Crank up the music to tone down pain

In Bob Marley’s “Trenchtown Rock,” he famously sings, “One good thing about music, when it hits you, you feel no pain.

And according to the latest research, these lyrics seem to ring true, particularly when it comes to chronic pain (defined as pain that lasts more than 12 weeks).

If you live with nagging chronic pain yourself, you know that it can be quite a savage beast. And because of that, you might be skeptical about the ability of music therapy to deliver relief.

But cast those doubts aside, because a surprising body of evidence reveals that music does indeed relieve pain — and sometimes to a significant degree.

The secret is in choosing the right type of music…

Processing music in place of pain

Some time ago, I told you about a highly successful program where music therapy is used to bring comfort to patients suffering from advanced dementia. This program often prompts joyful reactions from dementia patients who are mostly unresponsive.

Seeing how music could strike an emotional chord, even in someone who has lost so much of their mental faculties, prompted more research on music’s therapeutic effects on the brain.

So researchers from the University of Utah set out to see if certain types of music could match the effects of pain medication.

And these researchers found the answer by observing music’s effect on inflammation in a three-week mouse trial.

Most mouse studies are unremarkable, but when the Utah researchers tested a Mozart playlist on mice given inflammatory pain tests, ibuprofen combined with music was an astounding 93 percent more effective in reducing inflammation compared to ibuprofen alone.

In humans, music might have a similar anti-inflammatory effect. But in his Pain-Free Life Protocol, Dr. Fred Pescatore explains that there’s also another process at work.

He explains: “Many of the same brain pathways that process pain also process music. When you are actively engaging with music, emotional responses are triggered which compete for attention with the pain responses.

“Since you only have so many resources to call upon, the pain gets pushed to the background and the music takes precedence.”

Climbing down the pain-rating scale

It might seem like a stretch to even think of comparing music therapy to opioid drugs in treating chronic pain. But Dr. Pescatore cites a Harvard Medical School study where participants with acute or chronic pain were able to lower their opioid dosage, and in some cases skip medication altogether, when they accessed music therapy on their smartphones.

And other research has been just as impressive.

Dr. Pescatore notes that there have been scores of studies that tested music therapy as a pain reliever.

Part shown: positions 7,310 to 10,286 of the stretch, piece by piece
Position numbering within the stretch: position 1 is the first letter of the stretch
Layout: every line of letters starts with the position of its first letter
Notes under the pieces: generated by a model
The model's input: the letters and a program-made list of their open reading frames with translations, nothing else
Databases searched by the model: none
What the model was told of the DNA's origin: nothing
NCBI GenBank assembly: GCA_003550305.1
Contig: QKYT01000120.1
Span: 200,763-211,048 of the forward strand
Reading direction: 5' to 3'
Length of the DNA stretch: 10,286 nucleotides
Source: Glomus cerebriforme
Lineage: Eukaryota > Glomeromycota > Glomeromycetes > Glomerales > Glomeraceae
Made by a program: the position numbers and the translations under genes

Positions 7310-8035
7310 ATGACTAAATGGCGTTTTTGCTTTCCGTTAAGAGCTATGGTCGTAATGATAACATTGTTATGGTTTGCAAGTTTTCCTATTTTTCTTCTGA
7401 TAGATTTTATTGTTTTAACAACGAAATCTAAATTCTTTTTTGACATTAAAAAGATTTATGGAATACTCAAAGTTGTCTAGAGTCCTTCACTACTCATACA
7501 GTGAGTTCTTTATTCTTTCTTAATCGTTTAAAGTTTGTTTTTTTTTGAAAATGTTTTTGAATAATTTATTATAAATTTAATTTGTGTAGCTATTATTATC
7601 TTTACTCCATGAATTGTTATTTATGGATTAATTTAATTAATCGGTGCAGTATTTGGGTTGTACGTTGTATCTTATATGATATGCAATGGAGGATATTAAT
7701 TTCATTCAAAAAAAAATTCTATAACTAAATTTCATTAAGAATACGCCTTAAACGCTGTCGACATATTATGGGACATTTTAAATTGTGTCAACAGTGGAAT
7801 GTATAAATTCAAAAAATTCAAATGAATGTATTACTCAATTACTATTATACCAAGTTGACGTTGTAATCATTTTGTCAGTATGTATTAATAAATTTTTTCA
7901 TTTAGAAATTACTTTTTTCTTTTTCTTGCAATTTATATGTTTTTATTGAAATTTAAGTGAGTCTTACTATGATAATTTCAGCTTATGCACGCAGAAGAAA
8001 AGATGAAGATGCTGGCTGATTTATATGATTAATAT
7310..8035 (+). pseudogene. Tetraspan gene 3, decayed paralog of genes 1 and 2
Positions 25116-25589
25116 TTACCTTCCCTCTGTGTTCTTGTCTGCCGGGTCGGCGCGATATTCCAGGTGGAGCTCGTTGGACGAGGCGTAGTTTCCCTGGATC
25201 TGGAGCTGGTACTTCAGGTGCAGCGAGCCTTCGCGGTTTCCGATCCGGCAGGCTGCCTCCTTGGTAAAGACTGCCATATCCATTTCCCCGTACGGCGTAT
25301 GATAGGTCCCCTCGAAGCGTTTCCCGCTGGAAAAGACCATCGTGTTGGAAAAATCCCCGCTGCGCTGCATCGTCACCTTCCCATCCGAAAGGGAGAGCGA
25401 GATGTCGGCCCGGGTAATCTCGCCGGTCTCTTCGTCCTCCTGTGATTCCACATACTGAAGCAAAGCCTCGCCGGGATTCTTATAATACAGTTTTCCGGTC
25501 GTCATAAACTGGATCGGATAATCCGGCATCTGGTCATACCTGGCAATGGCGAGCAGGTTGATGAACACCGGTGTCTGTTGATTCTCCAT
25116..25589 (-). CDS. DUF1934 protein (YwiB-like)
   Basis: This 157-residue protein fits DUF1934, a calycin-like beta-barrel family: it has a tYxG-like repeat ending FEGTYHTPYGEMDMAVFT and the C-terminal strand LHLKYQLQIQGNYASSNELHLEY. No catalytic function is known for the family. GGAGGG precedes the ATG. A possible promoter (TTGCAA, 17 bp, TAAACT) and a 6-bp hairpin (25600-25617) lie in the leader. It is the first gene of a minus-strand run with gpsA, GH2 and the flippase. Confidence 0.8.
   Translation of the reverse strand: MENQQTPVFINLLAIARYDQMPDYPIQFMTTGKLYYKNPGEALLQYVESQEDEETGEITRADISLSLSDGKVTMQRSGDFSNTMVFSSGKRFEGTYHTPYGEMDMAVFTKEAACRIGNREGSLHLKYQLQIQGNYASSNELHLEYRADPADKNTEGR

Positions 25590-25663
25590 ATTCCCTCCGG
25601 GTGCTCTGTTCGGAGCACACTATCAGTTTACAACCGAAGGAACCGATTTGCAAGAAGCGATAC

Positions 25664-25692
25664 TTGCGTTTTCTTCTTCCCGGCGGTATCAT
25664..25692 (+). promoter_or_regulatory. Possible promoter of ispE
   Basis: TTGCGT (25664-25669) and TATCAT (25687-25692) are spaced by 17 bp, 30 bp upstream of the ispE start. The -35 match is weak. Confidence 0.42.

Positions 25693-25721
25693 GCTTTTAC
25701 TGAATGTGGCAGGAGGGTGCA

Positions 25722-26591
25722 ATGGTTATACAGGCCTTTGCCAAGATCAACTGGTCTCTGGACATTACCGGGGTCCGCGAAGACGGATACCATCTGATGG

In one meta-analysis, researchers looked at more than 70 clinical trials that examined the effect of music therapy on surgical patients.

Dr. Pescatore says, “Researchers found this particular group of patients who listened to music needed much less pain medication. In fact, listening to music dropped their pain factor down two notches on the 10-point Numeric Pain Rating Scale (NPRS).” On this scale, zero equals “no pain” and ten indicates “worst pain imaginable.”

Two points may not seem like a significant drop, but it’s very close to the same relief in one dose of painkillers.

Wide-ranging pain relief

Dr. Pescatore notes several other investigations that reveal the pain relieving effects that come with music therapy…

  • Biopsies: He says, “When Chinese researchers analyzed the results of nine studies on music therapy and biopsy, they found the therapy helped reduce post-biopsy pain — and also lowered anxiety and blood pressure.”
  • Fibromyalgia: In one fibromyalgia trial, two weeks of regular music listening reduced pain levels by 25 percent. In another study, participants said music gave them a sense of greater control over their pain.
  • Burn victims: In a meta-analysis of 17 studies on burn patients, those who received music therapy reported a 26 percent greater pain reduction compared to “non-music interventions.” And Dr. Pescatore adds that music therapy was also highly effective in relieving anxiety — a trend that runs throughout music therapy research.
  • Chronic pain: In an analysis of 14 chronic pain studies, music reduced both pain and depression. And Dr. Pescatore adds, “They also found music had the greatest effect when the patient — not the physician or any other health professional — chose the music.”

That last detail is of the utmost important.

Dr. Pescatore stresses that to be effective, music therapy has to “actively engage” with the patient. He says, “You’ll only get the pain-relieving benefits from whatever music you like — whether it’s classical, rock n’ roll, or Sinatra crooning.”

So choose your favorite playlist and let the music (and pain relief) play on.

Refer to Dr. Pescatore’s Pain-Free Life Protocol for even more recommendations on dietary, supplement, lifestyle, and other highly effective, non-drug interventions for complete pain relief. Click here to learn more about this unique online learning tool, or to enroll today.


“Mice and Mozart: Can Music Make Pain Meds More Effective?” Pain News Network, 3/27/19. (